Semiotics and Dis/ability

Interrogating Categories of Difference

Edited by Linda J. Rogers & Beth Blue Swadener

Subjects: Cultural Studies
Paperback : 9780791449066, 295 pages, March 2001
Hardcover : 9780791449059, 295 pages, March 2001

Alternative formats available from:

Table of contents


Linda J. Rogers and Beth Blue Swadener

PART I. Theoretical and Cultural Framing

1. Engaging Anthropology in Disability Studies
Devva Kasnitz and Russell P. Shuttleworth

2. Searching for the Cure: Virtual Disability and Collective Action in an Electronic Support Group
Gerald Gold

3. View From the Ivory Tower: Academics Constructing Disability
Robin M. Smith

4. Symbolic Contexts, Embodied Sensitivities, and the Lived Experience of Sexually Relevant Interpersonal Encounters for a Man with Severe Cerebral Palsy
Russell P. Shuttleworth

Shareholder Commentary
John C. Rossiter

PART II. Personal Narratives of Confronting Disability: Insider/Outsider Embedding and Disembedding

5. Semiotics of Accessibility and the Culture of Disability
N. Kagendo Mutua

6. A Mother's Construction of the Semiotic Self
Nancy Stockall

7. Advocating for Full Inclusion: Mother's Narratives
Asha Saini

Shareholder Commentary
Mara Sapon-Shevin

PART III. The Semiosis of Engagement: At/In/About and With

8. Personal Assistance Service and Youth in Transition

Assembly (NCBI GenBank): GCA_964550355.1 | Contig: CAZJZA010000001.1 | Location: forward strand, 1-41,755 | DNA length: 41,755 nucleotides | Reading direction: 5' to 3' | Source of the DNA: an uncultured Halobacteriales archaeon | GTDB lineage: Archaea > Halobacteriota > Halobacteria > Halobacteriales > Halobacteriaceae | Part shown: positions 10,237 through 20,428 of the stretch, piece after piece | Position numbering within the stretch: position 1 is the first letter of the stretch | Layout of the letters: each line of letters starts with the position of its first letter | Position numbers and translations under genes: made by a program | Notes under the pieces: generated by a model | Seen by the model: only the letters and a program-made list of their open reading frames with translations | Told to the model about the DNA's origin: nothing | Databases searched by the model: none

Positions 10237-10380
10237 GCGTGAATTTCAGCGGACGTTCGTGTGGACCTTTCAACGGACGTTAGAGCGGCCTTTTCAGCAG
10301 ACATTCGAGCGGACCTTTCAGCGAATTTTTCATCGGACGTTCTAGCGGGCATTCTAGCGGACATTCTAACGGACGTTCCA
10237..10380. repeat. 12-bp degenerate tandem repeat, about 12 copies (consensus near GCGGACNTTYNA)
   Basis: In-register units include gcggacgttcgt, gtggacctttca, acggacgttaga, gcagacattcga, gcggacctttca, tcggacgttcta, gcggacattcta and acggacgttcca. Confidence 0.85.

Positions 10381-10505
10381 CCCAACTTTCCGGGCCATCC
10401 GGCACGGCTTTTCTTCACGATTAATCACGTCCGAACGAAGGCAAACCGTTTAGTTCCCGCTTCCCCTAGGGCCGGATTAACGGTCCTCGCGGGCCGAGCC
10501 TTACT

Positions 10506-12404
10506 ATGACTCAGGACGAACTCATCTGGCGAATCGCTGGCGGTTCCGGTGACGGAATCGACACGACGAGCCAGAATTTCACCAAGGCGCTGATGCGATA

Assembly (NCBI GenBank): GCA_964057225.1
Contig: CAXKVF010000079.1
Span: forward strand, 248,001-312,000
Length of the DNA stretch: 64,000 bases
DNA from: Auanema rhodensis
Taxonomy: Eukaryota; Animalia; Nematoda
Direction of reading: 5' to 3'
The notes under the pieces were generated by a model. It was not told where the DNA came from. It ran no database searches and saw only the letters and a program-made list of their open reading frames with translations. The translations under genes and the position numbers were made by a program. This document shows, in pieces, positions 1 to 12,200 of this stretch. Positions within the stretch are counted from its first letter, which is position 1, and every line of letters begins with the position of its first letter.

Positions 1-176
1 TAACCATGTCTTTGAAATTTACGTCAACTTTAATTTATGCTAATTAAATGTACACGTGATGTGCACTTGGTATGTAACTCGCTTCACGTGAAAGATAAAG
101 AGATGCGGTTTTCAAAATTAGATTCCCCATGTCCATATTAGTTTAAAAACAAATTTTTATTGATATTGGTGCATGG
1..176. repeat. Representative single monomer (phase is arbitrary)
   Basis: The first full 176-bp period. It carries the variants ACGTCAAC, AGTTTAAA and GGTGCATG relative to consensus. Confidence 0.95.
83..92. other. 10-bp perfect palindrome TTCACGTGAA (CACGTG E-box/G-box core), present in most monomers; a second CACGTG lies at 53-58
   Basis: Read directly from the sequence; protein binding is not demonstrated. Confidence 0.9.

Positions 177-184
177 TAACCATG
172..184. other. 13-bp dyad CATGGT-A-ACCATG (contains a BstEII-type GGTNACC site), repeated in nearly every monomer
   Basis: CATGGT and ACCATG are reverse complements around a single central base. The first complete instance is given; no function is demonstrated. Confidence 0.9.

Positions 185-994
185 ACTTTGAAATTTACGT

Marissa Nicole Shaw

9. Both Emic and Etic: A View of the World Through the Lens of the Ugly Duckling
Robertta Thoryk, Patricia Roberts, and Angela M. Battistone

10. The Miller Method: An Early Intervention Program to Help Young Children with Autism Make Meaning in Their Lives
Christine E. Cook

11. The Meaning of Disability for Grandparents of Young Children with Special Needs
Elizabeth Lane Brennan and Philip L. Safford

Shareholder Commentary
Tim P. Karash

Epilogue: After and Into the Narrative Frame
Linda J. Rogers, Beth Blue Swadener, and Tembinkosi Nyangiwe

End Notes: Semiotically Digesting Dis/ability
Floyd Merrell and Myrdene Anderson



Examines the ways that the labels "disability" and "difference" are socially and culturally constructed.


This book brings together a unique collection of personal narratives and summaries of studies that problematize existing meanings of "disability" and "difference." Using applied semiotics as an analytical lens, the contributors examine the ways that these labels are socially and culturally constructed. Contributors include anthropologists, teacher educators, special educators, disability studies scholars, educational psychologists, American Sign Language instructors, semioticians, school psychologists, linguists, and parents. Each author was asked to examine his or her experience(s) and consider the "markers" of lives that are considered different.

Linda J. Rogers is Associate Professor of Educational Psychology at Kent State University and Executive Director of the Semiotic Society of America. She is the author of Wish I Were: Felt Pathways of the Self. Beth Blue Swadener is Professor of Early Childhood Education at Kent State University and the coeditor (with Sally Lubeck) of Children and Families "At Promise": Deconstructing the Discourse of Risk, and author (with Margaret Kabiru and Anne Njenga) of Does the Village Still Raise the Child?: A Collaborative Study of Changing Child-Rearing and Early Education in Kenya, both published by SUNY Press, and coeditor (with Shirley A. Kessler) of Reconceptualizing the Early Childhood Curriculum: Beginning the Dialogue.


"I have to confess that even a grizzled old veteran like me was thoroughly engaged in these stories and wished for more." — Donald J. Cunningham, Indiana University, Bloomington